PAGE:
Further Information/Scheduling

Noel Sweeney, Communications and Events Manager | t: 01 622 9212 or 085 7241294

‘First responder shouldn’t be a solicitor’ – Support services for separating families urgently needed across Ireland

[Monday, September 16, 2019] One Family, Ireland’s organisation for people parenting alone, sharing parenting and separating has called for the urgent rollout of specialist support services for families who are going through the long process of separating. The call comes as the charity launched its Annual Review for 2018 which has seen an 82% increase in demand for its services compared with 2017.

One Family CEO Karen Kiernan said, “Since 2017, there has been an 82% increase in requests for our services with a large spike in demand for services for families separating. Services such as our Tusla-funded, Separating Well for Children project show the depth of demand that exists from people going through the private family law system and similar services are urgently required nationwide. Through this project we have found ourselves frequently bridging gaps in services that exist for vulnerable separated parents and their children. This project deescalates the conflict within the family using mediation, parenting support as well as creative therapies for children, allowing parents to put aside their own grievances and focus on the welfare of their children.When families separate the first responder shouldn’t be a solicitor – instead child-focussed, affordable supports should be available locally”.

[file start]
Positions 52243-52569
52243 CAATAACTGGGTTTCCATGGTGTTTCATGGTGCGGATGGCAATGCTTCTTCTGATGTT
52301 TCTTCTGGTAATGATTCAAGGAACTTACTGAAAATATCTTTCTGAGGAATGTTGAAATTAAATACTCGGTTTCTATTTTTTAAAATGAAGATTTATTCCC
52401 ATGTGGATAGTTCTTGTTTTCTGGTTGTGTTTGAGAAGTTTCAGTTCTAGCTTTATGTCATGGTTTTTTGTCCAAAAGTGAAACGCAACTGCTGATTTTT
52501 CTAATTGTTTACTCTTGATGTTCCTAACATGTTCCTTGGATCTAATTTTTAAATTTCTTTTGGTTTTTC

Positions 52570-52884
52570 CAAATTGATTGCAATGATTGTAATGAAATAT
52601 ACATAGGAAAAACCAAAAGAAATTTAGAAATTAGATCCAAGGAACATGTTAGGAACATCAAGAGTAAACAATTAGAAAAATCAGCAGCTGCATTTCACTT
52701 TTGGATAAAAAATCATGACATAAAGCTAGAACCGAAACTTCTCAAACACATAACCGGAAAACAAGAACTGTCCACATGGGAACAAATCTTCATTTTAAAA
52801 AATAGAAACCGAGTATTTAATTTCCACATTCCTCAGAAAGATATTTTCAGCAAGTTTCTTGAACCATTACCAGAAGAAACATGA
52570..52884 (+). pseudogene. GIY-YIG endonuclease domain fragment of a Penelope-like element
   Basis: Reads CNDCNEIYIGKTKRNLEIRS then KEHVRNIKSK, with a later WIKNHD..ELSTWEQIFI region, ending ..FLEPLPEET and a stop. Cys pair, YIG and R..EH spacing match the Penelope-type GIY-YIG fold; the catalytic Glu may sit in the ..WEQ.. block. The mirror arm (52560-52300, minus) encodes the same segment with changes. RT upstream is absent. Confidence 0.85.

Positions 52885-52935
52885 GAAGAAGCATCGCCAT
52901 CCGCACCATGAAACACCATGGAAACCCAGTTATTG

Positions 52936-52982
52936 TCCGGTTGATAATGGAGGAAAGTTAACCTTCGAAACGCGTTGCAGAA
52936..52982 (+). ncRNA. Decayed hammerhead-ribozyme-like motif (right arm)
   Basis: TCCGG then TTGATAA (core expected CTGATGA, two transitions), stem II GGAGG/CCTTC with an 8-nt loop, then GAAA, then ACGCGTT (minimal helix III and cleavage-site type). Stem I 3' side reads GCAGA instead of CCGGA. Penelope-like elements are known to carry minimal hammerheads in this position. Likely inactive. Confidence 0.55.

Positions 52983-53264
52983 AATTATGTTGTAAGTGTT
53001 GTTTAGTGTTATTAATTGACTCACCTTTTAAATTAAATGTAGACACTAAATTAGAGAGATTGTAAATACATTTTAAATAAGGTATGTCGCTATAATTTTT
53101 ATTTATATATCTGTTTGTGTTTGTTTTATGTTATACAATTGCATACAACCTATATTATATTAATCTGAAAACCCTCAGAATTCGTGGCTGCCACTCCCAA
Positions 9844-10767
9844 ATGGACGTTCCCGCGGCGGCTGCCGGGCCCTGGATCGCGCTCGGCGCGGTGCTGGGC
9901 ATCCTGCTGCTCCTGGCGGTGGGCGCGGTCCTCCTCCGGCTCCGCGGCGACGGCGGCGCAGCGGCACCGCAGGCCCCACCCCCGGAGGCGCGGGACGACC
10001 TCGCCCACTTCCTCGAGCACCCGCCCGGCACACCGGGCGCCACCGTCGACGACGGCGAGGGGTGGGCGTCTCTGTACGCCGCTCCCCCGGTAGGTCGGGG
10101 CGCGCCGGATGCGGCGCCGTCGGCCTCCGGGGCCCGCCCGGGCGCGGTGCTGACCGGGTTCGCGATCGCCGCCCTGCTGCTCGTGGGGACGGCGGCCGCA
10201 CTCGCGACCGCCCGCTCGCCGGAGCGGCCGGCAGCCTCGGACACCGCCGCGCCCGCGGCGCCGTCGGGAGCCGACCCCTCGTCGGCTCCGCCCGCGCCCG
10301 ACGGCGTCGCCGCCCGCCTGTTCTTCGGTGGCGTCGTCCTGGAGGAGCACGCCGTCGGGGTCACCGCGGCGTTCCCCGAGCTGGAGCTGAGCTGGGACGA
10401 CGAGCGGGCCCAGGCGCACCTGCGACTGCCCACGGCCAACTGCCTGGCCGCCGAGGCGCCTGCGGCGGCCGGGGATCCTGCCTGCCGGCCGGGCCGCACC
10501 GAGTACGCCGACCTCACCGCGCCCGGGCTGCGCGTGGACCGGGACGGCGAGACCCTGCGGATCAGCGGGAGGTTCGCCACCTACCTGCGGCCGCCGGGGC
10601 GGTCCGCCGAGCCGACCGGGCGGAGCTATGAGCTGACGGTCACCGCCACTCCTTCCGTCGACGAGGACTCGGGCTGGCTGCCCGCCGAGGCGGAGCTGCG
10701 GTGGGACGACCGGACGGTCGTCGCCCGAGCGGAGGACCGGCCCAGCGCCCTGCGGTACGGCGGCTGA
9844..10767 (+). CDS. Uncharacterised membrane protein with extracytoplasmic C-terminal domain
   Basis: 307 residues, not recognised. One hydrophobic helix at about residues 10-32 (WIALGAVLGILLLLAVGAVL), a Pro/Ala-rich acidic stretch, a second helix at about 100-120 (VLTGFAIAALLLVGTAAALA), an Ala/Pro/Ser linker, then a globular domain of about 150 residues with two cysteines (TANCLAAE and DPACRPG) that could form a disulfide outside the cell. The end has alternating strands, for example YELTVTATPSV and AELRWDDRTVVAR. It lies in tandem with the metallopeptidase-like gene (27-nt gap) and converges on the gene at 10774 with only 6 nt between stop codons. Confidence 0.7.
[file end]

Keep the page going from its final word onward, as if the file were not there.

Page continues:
Ms. Kiernan added, “In 2018, we delivered over 8,430 intensive in-person supports, while our askonefamily helpline received over 4,000 queries, we would urge anyone who needs advice when separating to call our helpline on lo-call 1890 662 212. Demand for our services has never been higher partly due to the increased number of people parenting alone, sharing parenting and separating. But it also reflects the poverty rates amongst lone parents who, because of spiralling homelessness and deprivation rates, are relying more and more on our services. We anticipate that demand for our services will increase in the years ahead and the Government must now look to urgently fund specialised support services for separated families in crisis throughout the country.”

/Ends.

Notes to editor:

About One Family One Family was founded in 1972 as Cherish and is Ireland’s organisation for one-parent families and people sharingparenting, or separating.

Key statistics from the One Family’s Annual Review 2018:

  • 82% increase in service delivery from 2017.
  • 8,430 intensive in-person supports.
  • 11 policy submissions over 65 policy representations.
  • Nearly 4,100 queries received through the Askonefamily helpline.
  • 29% of queries related to family life and parenting.
  • 1,841 counselling sessions were delivered an increase of 49% on 2017.
  • Over 1,000 parenting services delivered.
  • 40% of parenting participants were Dads.

Statistics on one-parent families:

  • 1 in 5 people in Ireland live in a one-parent family (Census 2016)
  • 1 in 4 families with children in Ireland is a one-parent family (Census 2016)